East Grand Forks 16-year-old Kelsi Pederson surging on the race track
The late models were lined up, ready to go on the track for their feature race.
But Joey Pederson wasn’t in his car.
“I didn’t care if I missed my feature,” he said.
The veteran driver from East Grand Forks had something more important to do on that particular night at River Cities Speedway.
He was intensely focused on the lightning sprint feature that preceded the late models. The leader of that race was Kelsi Pederson, his 16-year-old daughter.
“Honestly, it was such a big moment for her and it was so fun for me to watch, I had to see it through to the end,” Joey said. “I was willing to risk missing my own feature to send that one to the end.”
It was worth it.
Kelsi got the win. It was her first feature victory.
“She earned it,” said Joey, who sprinted back to his car in time to participate in his feature. “It was a televised event. It was in front of a home crowd. Watching and re-watching the broadcast, she wasn’t holding anyone up. She earned that win. She deserved it. It was a big day and a confidence booster for her. That was a pivotal moment in watching her develop. I’ve seen her confidence continue to increase from that point on.”
Joey may have to be prepared to pull a similar routine tonight as lightning sprints return to River Cities Speedway.
This time, Kelsi won’t be an underdog.
The East Grand Forks Senior High student has emerged as an up-and-coming driver in the area since that first feature win last July in Grand Forks.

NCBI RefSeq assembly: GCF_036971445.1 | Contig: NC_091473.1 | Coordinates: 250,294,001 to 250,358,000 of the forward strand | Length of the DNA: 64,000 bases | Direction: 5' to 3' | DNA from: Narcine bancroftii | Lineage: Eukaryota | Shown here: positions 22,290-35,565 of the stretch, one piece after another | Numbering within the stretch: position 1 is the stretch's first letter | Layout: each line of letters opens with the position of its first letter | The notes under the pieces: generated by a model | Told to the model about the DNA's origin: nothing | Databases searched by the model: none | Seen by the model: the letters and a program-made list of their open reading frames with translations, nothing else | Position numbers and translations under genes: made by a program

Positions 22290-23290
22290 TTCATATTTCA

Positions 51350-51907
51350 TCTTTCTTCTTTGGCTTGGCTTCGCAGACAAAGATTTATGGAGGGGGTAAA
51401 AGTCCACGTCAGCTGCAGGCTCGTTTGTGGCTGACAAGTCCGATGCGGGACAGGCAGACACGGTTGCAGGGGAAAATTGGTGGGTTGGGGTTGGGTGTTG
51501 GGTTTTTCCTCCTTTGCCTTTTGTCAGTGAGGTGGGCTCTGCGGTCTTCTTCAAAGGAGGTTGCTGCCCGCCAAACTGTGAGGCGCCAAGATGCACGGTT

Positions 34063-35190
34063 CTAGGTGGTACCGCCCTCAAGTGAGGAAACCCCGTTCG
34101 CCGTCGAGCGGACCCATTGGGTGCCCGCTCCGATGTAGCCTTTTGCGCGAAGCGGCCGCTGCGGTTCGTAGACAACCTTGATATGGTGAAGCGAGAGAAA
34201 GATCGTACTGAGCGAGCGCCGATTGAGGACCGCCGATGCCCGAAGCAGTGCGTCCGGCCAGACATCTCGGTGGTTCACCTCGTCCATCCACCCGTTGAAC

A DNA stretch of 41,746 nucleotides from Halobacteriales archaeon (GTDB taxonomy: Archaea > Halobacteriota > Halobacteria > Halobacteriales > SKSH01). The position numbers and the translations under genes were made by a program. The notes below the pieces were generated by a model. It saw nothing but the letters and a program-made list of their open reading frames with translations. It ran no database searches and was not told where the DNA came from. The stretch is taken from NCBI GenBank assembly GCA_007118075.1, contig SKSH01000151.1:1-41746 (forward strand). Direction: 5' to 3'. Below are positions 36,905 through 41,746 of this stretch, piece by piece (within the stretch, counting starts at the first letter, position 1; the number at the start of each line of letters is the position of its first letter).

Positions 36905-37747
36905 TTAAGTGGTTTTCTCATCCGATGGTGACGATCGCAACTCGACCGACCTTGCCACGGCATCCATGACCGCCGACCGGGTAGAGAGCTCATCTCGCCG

Kelsi has five total feature wins now. She won two more last year, including the Corn Cob Nationals at Buffalo River Speedway in Glyndon, Minn. She has two feature victories this summer as well, winning in Glyndon and Jamestown, N.D.
The run all started with the win at The Bullring last summer.
“It really didn’t sink in until a couple of days after,” Kelsi said. “It was really exciting when it first happened, too. Just to win the feature at home, it was an indescribable feeling.”Racing family
Kelci grew up in a racing family.
Her father, Joey, races late models. Her mother, Julie, raced super stocks. Her younger brother, 14-year-old Tucker, now races streets.
Kelsi said she’s always been fixated on sprints, though.
That might be a good thing.
“My brother and I always grew up racing go-karts against each other,” Kelci said. “One year, we raced in the same class and that didn’t go very well. There was a lot of arguing. We’re very competitive. We race in different classes now and at different tracks. It’s fun to be able to support each other.”
At age 14, after seven years of racing go-karts, Kelsi started in a lightning sprint. She saw her friend, Presley Truedson, racing one and was intrigued.
“I thought 410 sprints was too big of a step for her in my mind,” Joey said. “We settled on lightning sprints. It has been a fantastic group of people, a great group of people. Those cars are much faster in terms of lap times than people give them credit for. If anyone pays attention to lap times, the lightning sprints often times are very close to the late models, which people don’t recognize.
“I don’t know if it’s because of the size of the car or what. But on most nights, it’s very similar to late models, which is impressive. . . and scary to me as a father knowing that my daughter is going close to as fast or as fast as I am on any given night.”
For Joey, the experience of watching Kelsi has been rewarding.
“At times, it’s scary seeing the different racing situations she gets into. I definitely get a little nervous,” Joey said. “But the joy of watching your kids be successful is second-to-none. The satisfaction of seeing your child have that type of success, in a male-dominated sport, to me, is pretty cool. I’ve really enjoyed it. I know she loves it. We’re having fun with it.”